I reached out and brushed my fingertips across the painting. It shimmered as the boy looked up, his eyes widening in surprise. Then he scowled and shook his head. He pushed away from the knotted trunk of a massive walnut tree, turned his back to me, and vanished. The leaves on the tree rustled, and the ground beneath it quaked. The large tree came crashing down inside the painting, falling directly over the creek. Then everything froze, as if I’d painted it that way.
My heart sank, and tears pricked my eyes. I wanted him back. I wanted to know why he seemed so miserable. And most of all, I wanted to know why he was in my paintings in the first place.
In the beginning
It was a dark and stormy night
Long ago and far away
It was the best of times, it was the worst of times
Call me Ishmael
You get the idea.
A question I get asked a lot when I tell someone I write, is how do I start the story? How do I know what words to put first on the page? This isn’t easy for me to answer because every story is different. Normally, I write linearly, as in page one to ‘The End’, but the last two stories I’ve written as the scenes have come to me and the beginning wasn’t the first thing I wrote.
I have found it helpful to figure out who the key characters are in the story and what I want the reader to know about them right away as opposed to something I want the reader to find out as the story unfolds. For example, if your main character is a mechanic, you could start the story with them staring at a pan of dirty oil and remembering or noticing something intriguing that gives the reader some insight into the character’s personality. But later you find out they’re not really a mechanic, they’re in a witness protection program and only know about cars because they were some mobster’s driver.
One thing I’ve never done is start a story with dialog, though other authors like this format. I personally feel it’s a bit too abrupt to start with people talking and not even know who they are in order to get a feel for how the dialog should be read, happy, mad, psychotic. A couple I started with what’s considered a ‘cliché’, the girl woke up from a dream, the boy stood in front of a mirror (they’ve since been changed). I’m not saying that’s right or wrong (I’m not saying any of this is right or wrong), but I’ve heard that agents and publishers shy away from these types of beginnings. I think mostly because they’re not very original ideas.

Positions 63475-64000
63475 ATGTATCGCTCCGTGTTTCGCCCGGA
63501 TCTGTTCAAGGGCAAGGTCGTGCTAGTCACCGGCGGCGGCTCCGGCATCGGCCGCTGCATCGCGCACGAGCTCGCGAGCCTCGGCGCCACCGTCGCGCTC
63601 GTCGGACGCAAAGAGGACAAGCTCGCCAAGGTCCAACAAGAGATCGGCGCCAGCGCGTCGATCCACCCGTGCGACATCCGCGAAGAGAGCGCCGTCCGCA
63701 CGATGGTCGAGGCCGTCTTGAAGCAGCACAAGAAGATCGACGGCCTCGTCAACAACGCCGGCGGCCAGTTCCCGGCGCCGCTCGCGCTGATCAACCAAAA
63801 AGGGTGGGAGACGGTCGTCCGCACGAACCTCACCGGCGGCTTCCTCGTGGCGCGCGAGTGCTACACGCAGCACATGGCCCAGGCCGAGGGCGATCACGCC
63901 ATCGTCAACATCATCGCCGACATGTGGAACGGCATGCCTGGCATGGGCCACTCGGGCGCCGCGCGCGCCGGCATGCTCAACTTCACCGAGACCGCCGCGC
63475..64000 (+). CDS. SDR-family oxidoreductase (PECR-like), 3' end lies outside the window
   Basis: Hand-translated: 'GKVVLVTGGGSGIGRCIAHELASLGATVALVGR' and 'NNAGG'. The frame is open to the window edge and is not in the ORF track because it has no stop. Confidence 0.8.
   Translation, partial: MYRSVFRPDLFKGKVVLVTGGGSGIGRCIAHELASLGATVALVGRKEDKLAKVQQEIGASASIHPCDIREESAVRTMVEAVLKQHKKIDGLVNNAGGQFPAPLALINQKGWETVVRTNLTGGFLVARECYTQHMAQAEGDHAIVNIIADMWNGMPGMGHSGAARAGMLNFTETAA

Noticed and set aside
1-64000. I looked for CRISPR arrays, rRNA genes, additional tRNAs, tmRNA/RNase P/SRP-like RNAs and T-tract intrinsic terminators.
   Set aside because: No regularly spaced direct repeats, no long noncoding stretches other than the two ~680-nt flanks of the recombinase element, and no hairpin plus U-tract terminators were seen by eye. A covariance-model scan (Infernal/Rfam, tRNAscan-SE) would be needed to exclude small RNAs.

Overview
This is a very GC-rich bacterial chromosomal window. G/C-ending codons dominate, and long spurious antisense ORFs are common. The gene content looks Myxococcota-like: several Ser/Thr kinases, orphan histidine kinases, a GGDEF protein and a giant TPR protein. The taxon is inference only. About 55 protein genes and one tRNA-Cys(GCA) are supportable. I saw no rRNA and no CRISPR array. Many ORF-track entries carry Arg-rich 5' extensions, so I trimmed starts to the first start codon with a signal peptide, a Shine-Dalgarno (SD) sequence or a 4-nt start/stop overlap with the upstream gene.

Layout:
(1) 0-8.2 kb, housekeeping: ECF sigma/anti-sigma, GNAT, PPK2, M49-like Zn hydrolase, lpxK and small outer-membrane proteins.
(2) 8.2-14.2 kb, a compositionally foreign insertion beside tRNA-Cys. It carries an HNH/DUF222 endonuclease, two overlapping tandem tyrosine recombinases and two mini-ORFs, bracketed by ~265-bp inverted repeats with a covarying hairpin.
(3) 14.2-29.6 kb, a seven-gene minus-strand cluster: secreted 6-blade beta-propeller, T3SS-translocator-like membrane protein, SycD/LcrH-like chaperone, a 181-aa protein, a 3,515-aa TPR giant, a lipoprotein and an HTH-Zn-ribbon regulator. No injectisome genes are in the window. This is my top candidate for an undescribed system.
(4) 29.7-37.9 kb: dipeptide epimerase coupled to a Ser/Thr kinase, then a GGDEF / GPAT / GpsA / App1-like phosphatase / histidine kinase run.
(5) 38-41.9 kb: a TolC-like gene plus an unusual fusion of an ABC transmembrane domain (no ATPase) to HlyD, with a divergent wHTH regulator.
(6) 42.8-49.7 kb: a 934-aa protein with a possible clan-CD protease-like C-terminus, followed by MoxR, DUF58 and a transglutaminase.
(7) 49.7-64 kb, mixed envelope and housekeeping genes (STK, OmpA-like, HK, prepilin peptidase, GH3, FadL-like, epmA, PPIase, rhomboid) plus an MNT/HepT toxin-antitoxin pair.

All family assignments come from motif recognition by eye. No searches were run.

Some writers like to introduce secondary characters right away and some like to hold off a few pages or even a chapter. Also, if you’re writing from two points of view, deciding which character to start with is a whole other dilemma because you kind of have to start two separate stories.
Then, once you’ve gotten through all of that, you have to actually sit down and write the first words. Are they funny? Are they thought provoking? Do they make any sense at all to anyone but you? The very first book I wrote started, My name is Charlie Murphy and I just got dumped. Is it good? Is it bad? I suppose that depends on how much you want to know about Charlie. (By the way, he’s a super sweet guy. The kind every mother wants for her daughter.) At any rate, if you haven’t figured it out already, the first words are quite possibly the hardest to write.
Then again, Once upon a time has a nice ring to it.
Laura M. Kolar lives with her husband and daughter in a one-stop-light town in northern-lower Michigan. Though she didn't discover her love of books until she turned thirty, as a self-declared hopeless romantic, she has spent the past few years reading and writing stories with mostly happy endings. If not at her day-job or with her family, you will find her sipping a cup of chai latte while sitting in her favorite rocking chair, hunched over her laptop writing or spending entirely too much time on Twitter.